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Parasites by Mind Map: Parasites

1. TREMATODES

1.1. Blood

1.1.1. S. hematobium

1.1.1.1. Morphology

1.1.1.1.1. Egg

1.1.1.1.2. Adult male

1.1.1.1.3. Adult female

1.1.1.2. Transmission

1.1.1.2.1. Penetration of the skin

1.1.1.3. Habitat

1.1.1.3.1. Adult worm is found in vesical (bladder) venous plexus of Humans

1.1.1.4. Life cycle

1.1.1.4.1. Definitive host

1.1.1.4.2. Intermediate host

1.1.1.5. Clinical Features

1.1.1.5.1. dermatitis with papular, pruritic rash

1.1.1.5.2. Toxic metabolites from growing schistosomes can cause :

1.1.1.5.3. Eggs in bladder: can cause dysuria (difficulty in passing urine)

1.1.1.5.4. Genital disease is present in about 1/3rd of infected women vulvar and perineal disease, including ulcerative, fistulous, or wart-like lesions.

1.1.1.6. Lab diagnosis

1.1.1.6.1. Blood: Eosinophilia, anaemia, Hypoalbuminemia, high urea/ creatinin

1.1.1.6.2. Urine Examination: Centrifuged deposit shows eggs with terminal spine, RBCs.

1.1.1.6.3. Biopsy of Vesical mucosa: Granulomatous lesions around eggs.

1.1.1.6.4. X ray: to picture calcified eggs, strictures or dilatations of kidney, ureters & bladder

1.1.1.6.5. Immunological tests: ELISA, IHA -

1.1.1.7. TREATMENT

1.1.1.7.1. Praziquantel (Biltricide)

1.1.1.7.2. Oxamniquine (Vansil)

1.1.1.7.3. Metrofonate (Bilarcil)

1.1.2. S. mansoni

1.1.2.1. Morphology

1.1.2.1.1. EGG

1.1.2.1.2. ADULT

1.1.2.2. TRANSMISSION

1.1.2.2.1. penetration of the host skin.

1.1.2.3. HABITAT

1.1.2.3.1. smaller branches of the inferior mesenteric vein in the region of the lower colon.

1.1.2.4. Life cycle

1.1.2.4.1. Invective stage

1.1.2.4.2. Diagnostic stages

1.1.2.4.3. Intermediate hosts

1.1.2.5. Disease caused

1.1.2.5.1. Intestinal bilharziasis or Schistosomal dysentery or Snail fever

1.1.2.6. Commonest symptoms

1.1.2.6.1. Dysentery (diarrhoea and blood in stool)

1.1.2.6.2. Ectopic lesions in other parts of the body can be seen in

1.1.2.6.3. Clinical features

1.1.2.7. Lab diagnosis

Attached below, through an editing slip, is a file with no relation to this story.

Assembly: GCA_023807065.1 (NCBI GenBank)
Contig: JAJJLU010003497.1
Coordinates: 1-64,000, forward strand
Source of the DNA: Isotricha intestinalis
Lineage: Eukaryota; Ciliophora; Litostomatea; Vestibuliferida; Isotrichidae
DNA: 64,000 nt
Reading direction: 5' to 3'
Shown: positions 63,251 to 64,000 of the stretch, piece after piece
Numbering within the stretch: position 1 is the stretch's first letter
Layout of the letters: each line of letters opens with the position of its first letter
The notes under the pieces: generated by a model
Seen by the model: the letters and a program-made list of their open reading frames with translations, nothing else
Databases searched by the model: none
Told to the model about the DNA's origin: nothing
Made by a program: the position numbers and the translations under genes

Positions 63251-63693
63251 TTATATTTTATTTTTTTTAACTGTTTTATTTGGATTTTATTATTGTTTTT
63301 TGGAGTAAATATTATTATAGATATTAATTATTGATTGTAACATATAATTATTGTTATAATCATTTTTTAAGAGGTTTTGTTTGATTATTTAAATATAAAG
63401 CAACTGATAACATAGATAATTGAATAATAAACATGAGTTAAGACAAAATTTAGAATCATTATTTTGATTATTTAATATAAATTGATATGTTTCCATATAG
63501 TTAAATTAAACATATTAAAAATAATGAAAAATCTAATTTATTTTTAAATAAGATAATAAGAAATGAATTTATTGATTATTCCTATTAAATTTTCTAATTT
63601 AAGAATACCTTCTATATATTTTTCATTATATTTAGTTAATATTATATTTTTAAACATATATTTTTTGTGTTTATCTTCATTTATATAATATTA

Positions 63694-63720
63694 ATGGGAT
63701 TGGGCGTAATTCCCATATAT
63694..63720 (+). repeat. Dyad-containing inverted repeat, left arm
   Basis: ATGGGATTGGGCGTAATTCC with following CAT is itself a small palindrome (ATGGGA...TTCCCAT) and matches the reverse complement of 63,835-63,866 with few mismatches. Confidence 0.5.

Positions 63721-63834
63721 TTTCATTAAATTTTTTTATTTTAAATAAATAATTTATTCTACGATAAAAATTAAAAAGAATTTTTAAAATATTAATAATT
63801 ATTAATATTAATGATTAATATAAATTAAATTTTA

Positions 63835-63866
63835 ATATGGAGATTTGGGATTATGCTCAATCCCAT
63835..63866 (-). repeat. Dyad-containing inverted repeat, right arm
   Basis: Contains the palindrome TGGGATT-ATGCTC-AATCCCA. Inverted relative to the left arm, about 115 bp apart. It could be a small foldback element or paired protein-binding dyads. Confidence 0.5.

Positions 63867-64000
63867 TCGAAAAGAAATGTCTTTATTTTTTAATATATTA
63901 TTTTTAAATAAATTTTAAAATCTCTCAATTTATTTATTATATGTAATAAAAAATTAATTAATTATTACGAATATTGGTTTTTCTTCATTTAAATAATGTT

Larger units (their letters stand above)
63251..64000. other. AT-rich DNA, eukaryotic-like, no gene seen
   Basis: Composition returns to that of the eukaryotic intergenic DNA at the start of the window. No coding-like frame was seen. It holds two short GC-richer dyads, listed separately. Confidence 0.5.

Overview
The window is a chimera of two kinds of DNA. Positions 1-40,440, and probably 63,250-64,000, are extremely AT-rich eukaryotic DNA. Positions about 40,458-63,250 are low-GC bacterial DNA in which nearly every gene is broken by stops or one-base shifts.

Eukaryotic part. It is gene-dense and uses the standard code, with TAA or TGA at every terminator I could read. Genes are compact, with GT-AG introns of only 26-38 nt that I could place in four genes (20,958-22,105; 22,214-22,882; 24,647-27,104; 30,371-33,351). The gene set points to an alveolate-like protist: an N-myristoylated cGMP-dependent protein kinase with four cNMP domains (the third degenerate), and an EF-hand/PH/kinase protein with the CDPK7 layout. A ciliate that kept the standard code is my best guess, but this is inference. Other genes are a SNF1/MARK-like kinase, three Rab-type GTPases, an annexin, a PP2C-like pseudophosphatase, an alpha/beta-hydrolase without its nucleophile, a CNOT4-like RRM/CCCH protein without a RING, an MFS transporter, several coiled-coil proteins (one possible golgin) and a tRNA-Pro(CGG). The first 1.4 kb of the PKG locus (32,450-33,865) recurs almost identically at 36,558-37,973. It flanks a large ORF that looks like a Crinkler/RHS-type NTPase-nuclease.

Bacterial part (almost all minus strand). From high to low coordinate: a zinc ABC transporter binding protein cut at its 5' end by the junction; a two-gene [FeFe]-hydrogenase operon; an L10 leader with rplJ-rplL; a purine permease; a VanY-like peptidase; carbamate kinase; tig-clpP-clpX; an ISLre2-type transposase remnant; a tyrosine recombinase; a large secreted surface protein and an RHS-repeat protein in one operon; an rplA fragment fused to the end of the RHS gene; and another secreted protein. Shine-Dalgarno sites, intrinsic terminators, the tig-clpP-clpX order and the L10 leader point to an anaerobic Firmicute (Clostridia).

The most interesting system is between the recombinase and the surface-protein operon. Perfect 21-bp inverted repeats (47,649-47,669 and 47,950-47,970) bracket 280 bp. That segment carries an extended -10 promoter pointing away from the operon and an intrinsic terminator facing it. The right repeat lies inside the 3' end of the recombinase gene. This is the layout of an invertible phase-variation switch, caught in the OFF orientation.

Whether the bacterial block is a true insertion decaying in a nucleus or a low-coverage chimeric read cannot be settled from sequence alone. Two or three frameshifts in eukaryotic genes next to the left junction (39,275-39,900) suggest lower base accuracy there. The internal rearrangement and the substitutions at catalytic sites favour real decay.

1.1.2.7.1. Blood: Eosinophilia

1.1.2.7.2. Stool examination: for eggs of Schistosoma mansoni with a lateral spine

1.1.2.7.3. Biopsy: microscopic examination of the wall of the rectal tissue

1.1.2.7.4. Immunological test: antigen detection is better than antibody detection. ELISA (soluble egg antigen), Rapid Dip Stick tests, Immunoblots, IHA,

1.1.2.8. Treatment

1.1.2.8.1. Oxamniquine

1.1.2.8.2. Praziquantel

1.1.3. S. japonicum

1.2. Liver

1.2.1. F. hepatica & F. gigantica

1.2.1.1. Morphology

1.2.1.1.1. Egg

1.2.1.1.2. Adult

1.2.1.2. TRANSMISSION

1.2.1.2.1. eating plants containing an encysted metacercaria.

1.2.1.2.2. A pharyngeal form of the disease could be transmitted through eating raw liver infected with the adult worms.

1.2.1.3. Habitat

1.2.1.3.1. biliary passages of the liver of human

1.2.1.4. Life cycle

1.2.1.4.1. Life cycle of both F. hepatica and gigantica is similar however; the snail intermediate host is varied.

1.2.1.5. DISEASE

1.2.1.5.1. hepatobiliary disease with gastrointestinal disturbance

1.2.1.5.2. Massive infection with these worms could cause portal cirrhosis with all its manifestations

1.2.1.6. CLINICAL PICTURE

1.2.1.6.1. Fever, chills, right hypochondrial pain, tenderness, jaundice, and high esinophilia.

1.2.1.6.2. Chronic cholangitis with biliary obstruction could be suffered in long standing fascioliasis

1.2.1.6.3. Pharyngeal disease of fascioliasis could be seen when the patients eat raw infected liver. This is called Halzoun; young adult worms attach themselves to the pharyngeal mucosa causing pain, bleeding, edema and may be suffocation.

1.2.1.7. Diagnostic procedures

1.2.1.7.1. Laboratory

1.2.1.7.2. Immunological

1.2.1.7.3. Investigation

1.2.1.8. TREATMENT

1.2.1.8.1. Bithionol

1.2.1.8.2. Praziquantel

1.2.1.8.3. Triclabendazole

1.3. Intistine

1.3.1. Heterophyes h.

1.3.1.1. Morphology

1.3.1.1.1. Egg

1.3.1.1.2. Adult

1.3.1.2. Transmission

1.3.1.2.1. transmitted through eating undercooked or poorly salted fish infected with encysted metacercaria under the fish scales or in their flesh.

1.3.1.3. Habitat

1.3.1.3.1. small intestine

1.3.1.3.2. Sometimes it inhabits the biliary passages.

1.3.1.4. LIFE CYCLE

1.3.1.4.1. Infective stage: encysted metacercaria.

1.3.1.4.2. Diagnostic stage: eggs containing fully mature miracidium.

1.3.1.4.3. Intermediate host: the 1st is fresh water snail (Pirenella conica); the 2nd is fresh water fish.

1.3.1.4.4. Final host: fish eating animals and human.

1.3.1.4.5. Reservoir host: fish eating animals.

1.3.1.5. DISEASE

1.3.1.5.1. enteritis, indigestion and biliary problems.

1.3.1.6. CLINICAL PICTURE

1.3.1.6.1. Light infection usually passed unnoticed.